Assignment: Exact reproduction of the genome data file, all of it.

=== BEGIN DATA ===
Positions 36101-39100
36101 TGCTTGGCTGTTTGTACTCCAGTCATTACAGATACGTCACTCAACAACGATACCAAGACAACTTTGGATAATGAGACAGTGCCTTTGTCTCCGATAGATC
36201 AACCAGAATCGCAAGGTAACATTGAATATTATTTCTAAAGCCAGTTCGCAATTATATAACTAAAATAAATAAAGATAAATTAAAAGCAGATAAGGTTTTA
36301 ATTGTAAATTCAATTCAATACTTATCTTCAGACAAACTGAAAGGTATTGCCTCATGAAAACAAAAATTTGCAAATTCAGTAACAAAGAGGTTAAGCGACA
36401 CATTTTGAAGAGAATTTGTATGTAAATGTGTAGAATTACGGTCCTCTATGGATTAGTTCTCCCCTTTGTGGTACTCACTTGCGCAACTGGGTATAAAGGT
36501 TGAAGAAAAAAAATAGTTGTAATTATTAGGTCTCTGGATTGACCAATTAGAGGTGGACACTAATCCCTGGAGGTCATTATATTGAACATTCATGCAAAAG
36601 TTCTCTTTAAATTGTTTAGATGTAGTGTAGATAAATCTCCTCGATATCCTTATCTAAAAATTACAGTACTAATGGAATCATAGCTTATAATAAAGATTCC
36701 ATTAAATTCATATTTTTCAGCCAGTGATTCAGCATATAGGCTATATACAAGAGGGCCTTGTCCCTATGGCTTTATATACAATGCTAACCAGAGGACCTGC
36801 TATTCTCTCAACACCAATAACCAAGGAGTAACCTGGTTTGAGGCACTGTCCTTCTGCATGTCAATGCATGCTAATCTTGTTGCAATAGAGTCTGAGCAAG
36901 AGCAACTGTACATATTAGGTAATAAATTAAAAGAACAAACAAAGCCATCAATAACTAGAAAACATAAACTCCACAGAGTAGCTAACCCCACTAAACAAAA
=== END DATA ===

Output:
Positions 36101-39100
36101 TGCTTGGCTGTTTGTACTCCAGTCATTACAGATACGTCACTCAACAACGATACCAAGACAACTTTGGATAATGAGACAGTGCCTTTGTCTCCGATAGATC
36201 AACCAGAATCGCAAGGTAACATTGAATATTATTTCTAAAGCCAGTTCGCAATTATATAACTAAAATAAATAAAGATAAATTAAAAGCAGATAAGGTTTTA
36301 ATTGTAAATTCAATTCAATACTTATCTTCAGACAAACTGAAAGGTATTGCCTCATGAAAACAAAAATTTGCAAATTCAGTAACAAAGAGGTTAAGCGACA
36401 CATTTTGAAGAGAATTTGTATGTAAATGTGTAGAATTACGGTCCTCTATGGATTAGTTCTCCCCTTTGTGGTACTCACTTGCGCAACTGGGTATAAAGGT
36501 TGAAGAAAAAAAATAGTTGTAATTATTAGGTCTCTGGATTGACCAATTAGAGGTGGACACTAATCCCTGGAGGTCATTATATTGAACATTCATGCAAAAG
36601 TTCTCTTTAAATTGTTTAGATGTAGTGTAGATAAATCTCCTCGATATCCTTATCTAAAAATTACAGTACTAATGGAATCATAGCTTATAATAAAGATTCC
36701 ATTAAATTCATATTTTTCAGCCAGTGATTCAGCATATAGGCTATATACAAGAGGGCCTTGTCCCTATGGCTTTATATACAATGCTAACCAGAGGACCTGC
36801 TATTCTCTCAACACCAATAACCAAGGAGTAACCTGGTTTGAGGCACTGTCCTTCTGCATGTCAATGCATGCTAATCTTGTTGCAATAGAGTCTGAGCAAG
36901 AGCAACTGTACATATTAGGTAATAAATTAAAAGAACAAACAAAGCCATCAATAACTAGAAAACATAAACTCCACAGAGTAGCTAACCCCACTAAACAAAA